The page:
Every so often, someone stands up against the general outrage that appears online every single day. This week, Samad Iqbal Yar Khan, a pastry chef working in Perth, Australia, defended the cake cutting fee at restaurants, also known as 'cakeage.' The online opinion was posted in response to Fed Up Perth's repost of an article that decried the cake cutting fee and declared it truly unfair and unbelievable.
Before we begin to judge whether or not cake cutting fees are truly ethical, it's important to understand both sides. If you've never worked in a restaurant before, it's quite easy to say that cake cutting fees are an outrage because you are bringing a dessert, previously paid for, to the restaurant and therefore shouldn't be charged by the restaurant.
However, Khan's spirited response to this outrage makes an awful lot of sense, too. Here's the transcript of the comment, with expletives removed:
"Omg seriously *** ******! There is so much more that a cakeage fee is meant for besides fridge storage!
The very fact that you have bought your own dessert to a fine dining restaurant or ANY restaurant that does dessert for that matter necessitates cakeage simply to cover the cost of the restaurant's desserts that you have chosen not to order...a cost from which comes not only food cost but labour cost and profit, yes PROFIT...it's a dirty word but everyone's entitled to it if they work hard!
The cakeage fee goes beyond covering costs, it pays for an actual SERVICE. Not only does it pay for storage of the item but it pays for the time taken to properly present it, redecorate (if necessary), cut it, plate it, run it, serve it, clean up after the job, and neatly repackage it and return it to the customer.
Paraphrasing customers - "Oh come now, you're just cutting a cake! It doesn't warrant a service charge...all the work has been done for you!"
Bull****! I have to cut your cake perfectly, evenly (I use rulers!), divide up edible decorations to go on the plate, provide sides if asked for, carefully put it back without damaging what is usually a mangled cake TO BEGIN WITH (I've gotten cakes that look like they've been sat on I swear).
All of this is usually done on a bloody Saturday night when I'm hip deep in dessert orders and all the other servers are having kittens wondering why I'm not playing their desserts. It's because I'm totally focused on doing the best that I can for YOUR cake, YOUR special occasion.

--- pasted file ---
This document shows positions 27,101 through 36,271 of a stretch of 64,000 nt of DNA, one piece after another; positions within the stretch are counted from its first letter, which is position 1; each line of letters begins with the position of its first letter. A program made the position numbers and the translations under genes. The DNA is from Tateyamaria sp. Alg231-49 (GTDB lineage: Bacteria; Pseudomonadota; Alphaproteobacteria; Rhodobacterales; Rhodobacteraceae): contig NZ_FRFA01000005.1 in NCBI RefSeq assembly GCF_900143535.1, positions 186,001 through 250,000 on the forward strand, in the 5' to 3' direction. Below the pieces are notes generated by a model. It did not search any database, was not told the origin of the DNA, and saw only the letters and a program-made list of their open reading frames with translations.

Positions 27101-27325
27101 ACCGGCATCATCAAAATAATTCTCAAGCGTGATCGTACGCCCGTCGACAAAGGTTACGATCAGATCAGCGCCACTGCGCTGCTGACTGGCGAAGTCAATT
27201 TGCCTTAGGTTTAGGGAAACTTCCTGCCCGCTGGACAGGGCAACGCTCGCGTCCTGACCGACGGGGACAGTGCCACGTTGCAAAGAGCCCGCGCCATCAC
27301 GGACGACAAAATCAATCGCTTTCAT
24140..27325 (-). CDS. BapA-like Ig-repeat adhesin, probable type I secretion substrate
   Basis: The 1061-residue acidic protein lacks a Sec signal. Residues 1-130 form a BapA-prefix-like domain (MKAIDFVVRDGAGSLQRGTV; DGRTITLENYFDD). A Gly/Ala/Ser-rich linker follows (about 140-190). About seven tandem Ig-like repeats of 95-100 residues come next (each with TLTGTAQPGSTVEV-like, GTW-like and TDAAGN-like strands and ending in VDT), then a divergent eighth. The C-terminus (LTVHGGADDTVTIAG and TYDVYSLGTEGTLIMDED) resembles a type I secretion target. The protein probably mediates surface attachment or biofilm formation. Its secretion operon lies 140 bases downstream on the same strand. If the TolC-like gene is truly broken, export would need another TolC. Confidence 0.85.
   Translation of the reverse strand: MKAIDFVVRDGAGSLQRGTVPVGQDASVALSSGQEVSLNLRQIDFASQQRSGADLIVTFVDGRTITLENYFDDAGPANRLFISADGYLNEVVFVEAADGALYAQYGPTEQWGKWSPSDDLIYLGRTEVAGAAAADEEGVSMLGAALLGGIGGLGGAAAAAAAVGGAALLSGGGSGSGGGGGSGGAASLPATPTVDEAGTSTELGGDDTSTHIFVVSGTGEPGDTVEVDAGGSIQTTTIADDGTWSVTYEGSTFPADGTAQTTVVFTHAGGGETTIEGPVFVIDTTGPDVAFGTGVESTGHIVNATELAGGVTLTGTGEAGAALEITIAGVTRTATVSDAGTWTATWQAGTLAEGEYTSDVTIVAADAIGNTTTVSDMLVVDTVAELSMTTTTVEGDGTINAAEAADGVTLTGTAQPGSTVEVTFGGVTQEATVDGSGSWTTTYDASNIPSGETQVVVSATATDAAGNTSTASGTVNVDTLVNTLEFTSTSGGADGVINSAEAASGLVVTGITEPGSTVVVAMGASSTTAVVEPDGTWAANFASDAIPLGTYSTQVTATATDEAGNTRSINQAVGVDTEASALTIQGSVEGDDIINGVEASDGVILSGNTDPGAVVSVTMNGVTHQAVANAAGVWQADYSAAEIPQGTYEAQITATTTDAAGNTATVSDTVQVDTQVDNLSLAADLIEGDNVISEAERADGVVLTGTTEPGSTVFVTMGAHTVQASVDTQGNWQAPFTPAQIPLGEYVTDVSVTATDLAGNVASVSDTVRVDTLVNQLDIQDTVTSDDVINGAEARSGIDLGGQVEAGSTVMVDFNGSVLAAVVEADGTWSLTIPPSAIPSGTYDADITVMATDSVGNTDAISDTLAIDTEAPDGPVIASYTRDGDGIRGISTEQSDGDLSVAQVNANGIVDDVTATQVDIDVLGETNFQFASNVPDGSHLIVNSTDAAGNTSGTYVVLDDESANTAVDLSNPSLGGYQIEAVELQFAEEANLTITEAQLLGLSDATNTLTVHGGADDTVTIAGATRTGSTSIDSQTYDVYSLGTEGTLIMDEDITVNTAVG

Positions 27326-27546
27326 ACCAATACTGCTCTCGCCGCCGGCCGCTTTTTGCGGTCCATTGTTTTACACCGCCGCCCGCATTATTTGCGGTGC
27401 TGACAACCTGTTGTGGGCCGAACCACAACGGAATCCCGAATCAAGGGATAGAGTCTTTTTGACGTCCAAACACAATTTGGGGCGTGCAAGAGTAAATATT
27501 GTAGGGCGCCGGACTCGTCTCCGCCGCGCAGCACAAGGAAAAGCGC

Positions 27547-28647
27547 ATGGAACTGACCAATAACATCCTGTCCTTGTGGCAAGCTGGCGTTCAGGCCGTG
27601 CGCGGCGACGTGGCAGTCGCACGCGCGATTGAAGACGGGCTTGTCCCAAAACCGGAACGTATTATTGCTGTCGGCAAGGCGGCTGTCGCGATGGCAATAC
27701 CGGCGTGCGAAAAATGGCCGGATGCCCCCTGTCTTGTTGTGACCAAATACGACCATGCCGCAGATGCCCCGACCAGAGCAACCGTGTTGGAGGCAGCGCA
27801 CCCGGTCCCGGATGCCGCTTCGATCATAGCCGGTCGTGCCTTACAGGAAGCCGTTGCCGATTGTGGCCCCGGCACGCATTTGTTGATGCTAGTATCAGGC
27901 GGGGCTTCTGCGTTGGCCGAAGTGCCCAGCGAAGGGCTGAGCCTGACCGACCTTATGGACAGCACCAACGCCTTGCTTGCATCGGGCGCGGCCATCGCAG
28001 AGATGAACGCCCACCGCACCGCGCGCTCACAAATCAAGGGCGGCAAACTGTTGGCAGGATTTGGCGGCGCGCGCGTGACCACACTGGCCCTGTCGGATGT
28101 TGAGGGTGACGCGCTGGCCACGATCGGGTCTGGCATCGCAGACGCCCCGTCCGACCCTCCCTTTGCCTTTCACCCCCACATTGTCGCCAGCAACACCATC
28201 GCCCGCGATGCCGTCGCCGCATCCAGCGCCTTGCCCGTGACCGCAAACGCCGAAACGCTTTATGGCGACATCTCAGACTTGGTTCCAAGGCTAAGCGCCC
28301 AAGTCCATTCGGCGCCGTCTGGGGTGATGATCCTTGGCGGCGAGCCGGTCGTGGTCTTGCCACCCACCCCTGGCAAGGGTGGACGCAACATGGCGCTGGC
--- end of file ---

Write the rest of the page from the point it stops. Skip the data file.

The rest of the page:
Don't even get me started on these ornate boutique 5 tier cakes that are more suited for a wedding than a restaurant...trying to cut those it a skill in itself ?
It's $25 for the whole cake...not per person so please calm your ******* farm. It a nominal fee.
No table service? Go to a better restaurant that has table service! Don't try and find fault in the cakeage cz of a lack of service, you're still bringing your OWN dessert?! The $25 is NOTHING. It won't even cover the cost of 2 desserts that you could have ordered instead.
Cakeage is $7 a slice in some places and some places wave the fee all together if you order dessert for more than 50% of your table and will still do everything to make your cake experience amazing and not charge you cakeage! And if the restaurant has made the cake for you that's even better for the customer! Top notch work and no cakeage!
We as chefs don't want to take advantage of your celebrations but please realise that we are still entitled to be paid for something you want us to do FOR YOU! Stop expecting everything free or complimentary ?
It's hospitality people...you want free cake cutting then go to your mumma's house."
While this comment is very opinionated, it does bring up many good arguments in favor of the cake cutting fee. Just because you bring your own cake doesn't mean that it's of quality - and that very fact could add valuable time to the entire cake cutting process. If a chef messed up the cake you brought from home, you'd probably be upset, right? It's totally normal, and chefs try to not upset you.
And this often happens in some of the busiest time frames in a restaurant, meaning that the restaurant's own desserts aren't being plated quickly enough to send out to customers that are paying for their dessert at the establishment.
However, the alternative argument is that bringing a cake from home means that it is a very personalized touch on what is assumed to be a very special occasion. If that's the case, maybe we shouldn't mind the cake cutting fee as we are asking the kitchen to do an awful lot of work to make sure no mistakes happen.
What do you think about the cake cutting fee at restaurants here in the U.S.?